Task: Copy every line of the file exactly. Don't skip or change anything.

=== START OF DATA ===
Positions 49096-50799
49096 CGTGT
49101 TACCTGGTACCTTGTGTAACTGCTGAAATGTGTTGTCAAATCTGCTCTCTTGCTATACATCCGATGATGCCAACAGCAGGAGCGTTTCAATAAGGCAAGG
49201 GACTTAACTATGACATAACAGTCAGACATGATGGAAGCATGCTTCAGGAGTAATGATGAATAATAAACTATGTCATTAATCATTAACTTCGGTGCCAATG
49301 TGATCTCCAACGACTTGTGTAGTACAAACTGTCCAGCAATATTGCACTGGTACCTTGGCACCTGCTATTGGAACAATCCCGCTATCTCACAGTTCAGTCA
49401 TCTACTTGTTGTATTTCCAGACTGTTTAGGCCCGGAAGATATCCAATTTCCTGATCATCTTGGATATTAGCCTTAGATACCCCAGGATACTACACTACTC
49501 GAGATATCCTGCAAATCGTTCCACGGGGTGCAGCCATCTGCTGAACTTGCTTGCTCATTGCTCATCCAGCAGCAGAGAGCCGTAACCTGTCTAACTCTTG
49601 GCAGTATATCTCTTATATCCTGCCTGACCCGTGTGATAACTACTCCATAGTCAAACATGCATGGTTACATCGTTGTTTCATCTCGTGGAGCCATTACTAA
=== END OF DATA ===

Positions 49096-50799
49096 CGTGT
49101 TACCTGGTACCTTGTGTAACTGCTGAAATGTGTTGTCAAATCTGCTCTCTTGCTATACATCCGATGATGCCAACAGCAGGAGCGTTTCAATAAGGCAAGG
49201 GACTTAACTATGACATAACAGTCAGACATGATGGAAGCATGCTTCAGGAGTAATGATGAATAATAAACTATGTCATTAATCATTAACTTCGGTGCCAATG
49301 TGATCTCCAACGACTTGTGTAGTACAAACTGTCCAGCAATATTGCACTGGTACCTTGGCACCTGCTATTGGAACAATCCCGCTATCTCACAGTTCAGTCA
49401 TCTACTTGTTGTATTTCCAGACTGTTTAGGCCCGGAAGATATCCAATTTCCTGATCATCTTGGATATTAGCCTTAGATACCCCAGGATACTACACTACTC
49501 GAGATATCCTGCAAATCGTTCCACGGGGTGCAGCCATCTGCTGAACTTGCTTGCTCATTGCTCATCCAGCAGCAGAGAGCCGTAACCTGTCTAACTCTTG
49601 GCAGTATATCTCTTATATCCTGCCTGACCCGTGTGATAACTACTCCATAGTCAAACATGCATGGTTACATCGTTGTTTCATCTCGTGGAGCCATTACTAA